But “getting experience” is more easily said than done. You’ve got the idea for your new business now, why should you waste years in a job you have no passion for just to get some experience? If this is the way you’re thinking, good. The desire to get started as soon as possible says good things about your level of drive. And the good news is you don’t have to spend a long time working to get the knowledge you need. Read on for our alternatives: 

Tap into the Knowledge of Those Who’ve Gone Before

No matter how revolutionary or fresh your idea, the odds are almost certain that someone, somewhere, will have experience in that industry already. From hospitality to space exploration, mankind has already stepped into nearly every avenue. Even if you plan to totally revolutionise the industry, investing in talent that has already been amongst it will only make things easier for you.

Talk to current business owners. Hire a grizzled old hand who’s been there a dozen times before. There are multiple ways to leverage industry knowledge to your advantage without having to spend time acquiring it the hard way.

Part-Time It

Why go for a job that’s heading towards a career when you could pick up a wealth of useful knowledge and still leave time aside to dedicate to your own company? The viability of this approach will depend somewhat on the industry you’re working in. Hospitality is the obvious winner in this regard. Part time jobs in restaurants and cafes are as common as Zubats in Pokemon Go, whereas white collar jobs are much more often full time affairs.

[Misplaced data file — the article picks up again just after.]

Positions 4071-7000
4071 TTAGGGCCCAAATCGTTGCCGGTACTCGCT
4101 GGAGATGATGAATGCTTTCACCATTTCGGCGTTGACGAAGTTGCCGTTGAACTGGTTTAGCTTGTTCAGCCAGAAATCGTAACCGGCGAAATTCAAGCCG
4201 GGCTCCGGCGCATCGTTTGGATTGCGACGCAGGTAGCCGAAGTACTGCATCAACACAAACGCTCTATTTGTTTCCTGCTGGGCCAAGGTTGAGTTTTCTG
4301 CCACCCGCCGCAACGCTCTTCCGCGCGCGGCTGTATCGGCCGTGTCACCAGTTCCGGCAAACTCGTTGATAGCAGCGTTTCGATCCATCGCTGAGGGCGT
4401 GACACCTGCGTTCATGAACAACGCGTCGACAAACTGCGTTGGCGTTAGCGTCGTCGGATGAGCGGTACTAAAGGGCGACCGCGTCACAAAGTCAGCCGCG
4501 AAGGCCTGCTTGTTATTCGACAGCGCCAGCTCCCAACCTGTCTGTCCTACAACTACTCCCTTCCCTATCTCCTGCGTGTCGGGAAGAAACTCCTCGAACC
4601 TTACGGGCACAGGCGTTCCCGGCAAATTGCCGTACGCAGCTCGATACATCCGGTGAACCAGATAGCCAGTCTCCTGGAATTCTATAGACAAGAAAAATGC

Is Passion Enough?

Perhaps to start with, all you need is a great idea. That’s what well-meaning family members will tell you anyway. But business is so much more than just ideas. There are technical aspects that go into running a company that simply have to be dealt with.

As we mentioned in the previous point, you can learn how to deal with stuff that you don’t understand as you go. That learning will be fed by your passion to be in business.

The challenge is to maintain the passion when day-to-day aspects such as taxes, bookkeeping, rent, employees and much more pile up on your plate.

The unfortunate reality is that you’re going to be distracted from your dream and goal for at least some of the time, and most likely a lot of time, just from having to deal with the boring aspects of running a business. 

So, are you ready for that? Being an entrepreneur, especially a young entrepreneur, means you probably don’t have a huge bankroll behind you to employ enough people to take all the responsibilities off your shoulders so that you can focus on the interesting stuff. Just how much of the day-to-day stuff you’ll have to take care of will depend on your business and how much investment money you can muster up.

If you don’t think you can maintain the rage when the going gets boring, then think long and hard about ways you can help keep your interest level up, or even whether you’re in the right place emotionally to deal with a real business.

So, Can You Start a Business Without Experience?

 

Sure! As long as you have a bright idea, the fire to take it to completion and enough knowledge of what you’re getting yourself into to be getting on with, then there’s no reason to approach your new entrepreneurial lifestyle cautiously.

But the question, “how much experience do you need to start your own business” is more nuanced than it lets on. The final answer depends on you and the industry. What type of person are you? How much drive do you have? Are you willing to learn on the go? Are you biting off more than you can chew?

Answer these questions honestly. If your responses come up trumps then you should be confident about jumping in the deep end, even if your experience is low.

This guide was written by Corporate Momentum, experts in driving business ventures to new heights.